Human rights groups, civil liberties organizations, privacy advocates and journalists brought the case to Europe's top rights court. The groups launched their legal challenge after US whistleblower Edward Snowden revealed the UK's surveillance and intelligence-sharing practices, dubbed the "Big Brother" program.
Main takeaways from the rulingThe court examined three contentious points in the British surveillance program: bulk interception of communications, obtaining data on targets from communications providers and the legality of intelligence sharing with foreign governments.
Here's how they ruled on each one:
- The UK's mass collection of information and communications was found to violate Article 8 of the European Convention on Human Rights that guarantees a right to privacy. Judges noted that there was "insufficient oversight" over the selection and interception of the data.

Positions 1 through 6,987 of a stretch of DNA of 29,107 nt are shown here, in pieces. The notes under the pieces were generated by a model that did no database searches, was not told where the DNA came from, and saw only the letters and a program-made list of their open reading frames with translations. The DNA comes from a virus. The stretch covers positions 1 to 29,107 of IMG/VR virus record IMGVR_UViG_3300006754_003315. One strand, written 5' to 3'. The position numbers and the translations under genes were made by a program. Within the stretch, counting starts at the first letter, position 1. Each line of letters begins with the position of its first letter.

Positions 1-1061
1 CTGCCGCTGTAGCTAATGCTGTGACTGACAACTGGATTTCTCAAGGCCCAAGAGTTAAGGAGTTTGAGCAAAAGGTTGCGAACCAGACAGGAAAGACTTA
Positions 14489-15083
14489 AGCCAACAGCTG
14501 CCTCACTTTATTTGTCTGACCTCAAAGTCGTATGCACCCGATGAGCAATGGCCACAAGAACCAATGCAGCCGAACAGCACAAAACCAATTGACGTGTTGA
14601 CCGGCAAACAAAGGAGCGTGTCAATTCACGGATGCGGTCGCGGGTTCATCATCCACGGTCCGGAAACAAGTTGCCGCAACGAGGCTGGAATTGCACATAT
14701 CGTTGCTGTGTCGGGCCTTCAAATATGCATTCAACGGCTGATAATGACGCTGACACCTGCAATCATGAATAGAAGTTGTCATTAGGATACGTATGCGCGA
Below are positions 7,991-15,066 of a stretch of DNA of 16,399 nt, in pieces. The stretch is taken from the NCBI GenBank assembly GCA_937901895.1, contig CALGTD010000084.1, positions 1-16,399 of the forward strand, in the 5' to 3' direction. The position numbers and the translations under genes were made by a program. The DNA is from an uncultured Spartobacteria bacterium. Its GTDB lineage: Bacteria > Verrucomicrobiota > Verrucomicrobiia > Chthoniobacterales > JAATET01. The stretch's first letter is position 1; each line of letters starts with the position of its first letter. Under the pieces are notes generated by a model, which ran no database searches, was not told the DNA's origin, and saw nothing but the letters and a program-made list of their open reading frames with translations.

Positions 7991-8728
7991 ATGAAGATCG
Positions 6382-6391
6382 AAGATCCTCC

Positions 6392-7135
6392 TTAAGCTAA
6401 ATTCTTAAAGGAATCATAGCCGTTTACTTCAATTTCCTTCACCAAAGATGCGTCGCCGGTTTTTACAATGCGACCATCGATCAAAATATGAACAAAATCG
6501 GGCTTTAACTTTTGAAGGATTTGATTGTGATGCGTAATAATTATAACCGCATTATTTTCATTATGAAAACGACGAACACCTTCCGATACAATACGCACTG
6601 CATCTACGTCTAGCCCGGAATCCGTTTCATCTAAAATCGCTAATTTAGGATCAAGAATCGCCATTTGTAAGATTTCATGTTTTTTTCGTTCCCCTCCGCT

- However, the court said that the bulk interception of communications was not, in and of itself, illegal, but that future programs "had to respect criteria set down in its case-law."
- The court was more decisive when it came to the interception of journalistic material, ruling that such programs violate the right freedom of information.
- A program for obtaining data from communications providers was also found to be "not in accordance with the law."
- The exchange of intelligence data between foreign governments, such as the exchange between British and US spy agencies, was ruled legal.